Futur Theme Music – Adam Sanborne
Typefaces: Futura, Din, Helvetica Neue
Futur theme song— Adam Sanborne


31 thoughts on “Atomic Design – How To Make Web and UI Design Easier”

  1. Hope you guys got value out of this one! Atomic Design is such a fantastic way to approach really comprehensive digital product and web designs. I encourage you to try this on your next project. If you liked this, hit the like button and be sure to subscribe – see you next time!

  2. Fantastic! I'm going to work on implementing this into my website design business. The trick will be taking the visual aspect of atomic design and translating it into code/WordPress. Would love to see a deeper dive of atomic design from the Futur.

  3. I don't think this talk solves anything. This guy explains how most designers work anyway. Usually I never start with atoms. I start with a frame, just like your house is built. Foundation, frame, drywall, and the rest of the details. I always start with a homepage. Once the whole page is built with all its components, color, typography….etc, then it becomes easier to recognize all the bits and pieces that were used to put the page together. Then using these same components, sections, color, and typography, I start to build other pages.

  4. I know this is unrelated to this video but I am very interested in a coaching session with you, Ben! I know you would like to see some clarified goals before you take someone on but what if one of my struggles is just that – figuring out what my goals are? Is that something you could help me with too? I've felt really stuck for a long time and I'm not even sure what I'm shooting for anymore. I think I'm stuck between doing what I love and thinking I should be doing what will get my bills paid. Thanks so much!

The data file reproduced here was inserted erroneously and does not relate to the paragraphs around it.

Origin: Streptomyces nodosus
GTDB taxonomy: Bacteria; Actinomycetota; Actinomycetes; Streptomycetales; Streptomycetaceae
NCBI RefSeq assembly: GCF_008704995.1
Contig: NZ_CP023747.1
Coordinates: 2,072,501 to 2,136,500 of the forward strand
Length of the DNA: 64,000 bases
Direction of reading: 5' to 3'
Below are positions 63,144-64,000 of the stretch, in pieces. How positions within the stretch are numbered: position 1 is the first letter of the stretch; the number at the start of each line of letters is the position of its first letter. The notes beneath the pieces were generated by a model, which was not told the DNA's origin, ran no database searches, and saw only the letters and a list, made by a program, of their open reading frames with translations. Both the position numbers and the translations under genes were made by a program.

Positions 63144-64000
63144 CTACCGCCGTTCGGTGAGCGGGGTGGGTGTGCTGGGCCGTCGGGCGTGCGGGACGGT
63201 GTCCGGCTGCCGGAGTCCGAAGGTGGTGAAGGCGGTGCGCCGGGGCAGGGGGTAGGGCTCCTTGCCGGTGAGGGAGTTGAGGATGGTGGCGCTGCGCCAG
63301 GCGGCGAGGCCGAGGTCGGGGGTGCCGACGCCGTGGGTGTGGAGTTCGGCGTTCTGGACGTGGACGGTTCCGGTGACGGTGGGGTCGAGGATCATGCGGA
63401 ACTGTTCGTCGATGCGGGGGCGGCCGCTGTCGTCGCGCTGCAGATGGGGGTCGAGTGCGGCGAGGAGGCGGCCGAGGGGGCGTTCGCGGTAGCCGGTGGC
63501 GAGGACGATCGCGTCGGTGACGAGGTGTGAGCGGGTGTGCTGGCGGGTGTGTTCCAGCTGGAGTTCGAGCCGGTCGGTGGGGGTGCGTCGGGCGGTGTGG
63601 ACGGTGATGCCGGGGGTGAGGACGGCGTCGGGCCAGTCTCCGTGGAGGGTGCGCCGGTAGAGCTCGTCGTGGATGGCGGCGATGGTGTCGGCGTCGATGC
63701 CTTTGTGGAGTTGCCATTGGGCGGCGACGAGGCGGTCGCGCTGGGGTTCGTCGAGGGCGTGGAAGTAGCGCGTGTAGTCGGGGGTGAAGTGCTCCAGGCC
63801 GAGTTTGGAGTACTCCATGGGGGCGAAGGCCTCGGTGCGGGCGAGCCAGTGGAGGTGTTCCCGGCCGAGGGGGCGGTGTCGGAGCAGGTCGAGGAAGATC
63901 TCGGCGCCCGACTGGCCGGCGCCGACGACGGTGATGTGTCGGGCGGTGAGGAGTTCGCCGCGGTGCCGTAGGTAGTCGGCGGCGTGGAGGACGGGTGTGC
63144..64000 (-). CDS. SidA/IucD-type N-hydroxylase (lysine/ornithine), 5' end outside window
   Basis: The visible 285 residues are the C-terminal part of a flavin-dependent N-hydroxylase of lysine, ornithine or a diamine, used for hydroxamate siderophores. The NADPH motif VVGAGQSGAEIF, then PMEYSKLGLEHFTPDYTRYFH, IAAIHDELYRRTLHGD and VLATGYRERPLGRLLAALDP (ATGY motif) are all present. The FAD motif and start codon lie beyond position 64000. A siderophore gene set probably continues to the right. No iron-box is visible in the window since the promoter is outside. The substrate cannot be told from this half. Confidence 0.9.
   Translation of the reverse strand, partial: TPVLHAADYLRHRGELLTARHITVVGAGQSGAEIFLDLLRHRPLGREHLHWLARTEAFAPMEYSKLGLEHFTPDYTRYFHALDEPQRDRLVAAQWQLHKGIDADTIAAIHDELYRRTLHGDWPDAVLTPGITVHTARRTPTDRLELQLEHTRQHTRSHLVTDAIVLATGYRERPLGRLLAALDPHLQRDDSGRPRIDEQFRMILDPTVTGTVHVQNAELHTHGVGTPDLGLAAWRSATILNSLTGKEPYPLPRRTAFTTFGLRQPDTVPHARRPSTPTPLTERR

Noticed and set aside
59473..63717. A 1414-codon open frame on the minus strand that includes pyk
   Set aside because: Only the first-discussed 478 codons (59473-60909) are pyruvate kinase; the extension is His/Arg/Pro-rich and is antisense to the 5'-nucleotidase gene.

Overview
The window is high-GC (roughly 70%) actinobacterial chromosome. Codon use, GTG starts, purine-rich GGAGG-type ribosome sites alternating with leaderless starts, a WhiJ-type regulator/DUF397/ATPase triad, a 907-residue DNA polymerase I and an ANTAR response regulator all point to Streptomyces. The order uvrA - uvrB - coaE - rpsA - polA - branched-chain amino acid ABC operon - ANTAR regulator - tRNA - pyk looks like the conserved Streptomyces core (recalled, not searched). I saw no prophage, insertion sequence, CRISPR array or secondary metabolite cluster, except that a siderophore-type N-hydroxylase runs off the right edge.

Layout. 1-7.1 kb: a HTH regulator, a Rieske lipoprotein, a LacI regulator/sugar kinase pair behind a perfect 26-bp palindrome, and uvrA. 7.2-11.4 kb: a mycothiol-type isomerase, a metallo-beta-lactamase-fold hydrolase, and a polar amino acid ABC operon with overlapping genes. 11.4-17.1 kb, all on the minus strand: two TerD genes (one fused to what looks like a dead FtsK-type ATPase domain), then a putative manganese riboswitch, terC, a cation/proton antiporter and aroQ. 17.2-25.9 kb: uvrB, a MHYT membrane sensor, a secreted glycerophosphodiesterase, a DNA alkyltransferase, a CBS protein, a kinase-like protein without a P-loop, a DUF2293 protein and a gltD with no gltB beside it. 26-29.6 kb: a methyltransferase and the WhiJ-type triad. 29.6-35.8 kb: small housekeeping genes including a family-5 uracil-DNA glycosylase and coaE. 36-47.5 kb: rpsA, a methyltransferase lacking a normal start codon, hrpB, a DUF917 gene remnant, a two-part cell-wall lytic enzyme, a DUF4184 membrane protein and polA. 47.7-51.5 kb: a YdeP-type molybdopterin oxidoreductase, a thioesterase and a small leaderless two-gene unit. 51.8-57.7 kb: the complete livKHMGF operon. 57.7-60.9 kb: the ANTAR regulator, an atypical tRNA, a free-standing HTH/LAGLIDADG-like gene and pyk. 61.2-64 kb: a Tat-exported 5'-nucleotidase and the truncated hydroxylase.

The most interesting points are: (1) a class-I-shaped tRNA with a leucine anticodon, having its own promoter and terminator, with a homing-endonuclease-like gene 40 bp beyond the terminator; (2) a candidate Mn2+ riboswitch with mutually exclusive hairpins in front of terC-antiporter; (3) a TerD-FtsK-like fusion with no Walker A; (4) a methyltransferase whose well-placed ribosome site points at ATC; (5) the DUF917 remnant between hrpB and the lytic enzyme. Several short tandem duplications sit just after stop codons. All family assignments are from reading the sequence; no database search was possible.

5. Hey MrBenBurns! This is really cool man. Maybe not even related, but as an idea it would be cool to know your guys thoughts about design platforms in a video like "Framer vs/or Sketch" you know, something like that. I've been right on the fence about to switching or not to Framer. Great video again. Cheers!

  6. Great video, always love hearing about this inside info from you guys. Will definitely give atomic design a shot on my next project, I feel it will greatly benefit my productivity. 🙂
    Thanks for this Ben!

  7. First of all, thank you for the great content, guys. I would love to hear Chris' take on #3, how to sell it. This reminds me of an interview Chris had with Brian Collins.

    Here he talks about branding systems, and I wonder how you could make Atomic Design work in conjunction with end-user-friendly design systems. Could this be the holy grail?

  8. I knew I wasn't crazy or paranoid. Glad to see that this is becoming a standard in the UI design process. I always ship out a component library to my development team so they don't worry about coming up with new styles when user interaction begins to occur. But then, when working with a large team of designers, it'll definitely be productive to have atom sized components that form larger components and handle issues of non-conformity in the UI design.

Leave a Reply

Your email address will not be published. Required fields are marked *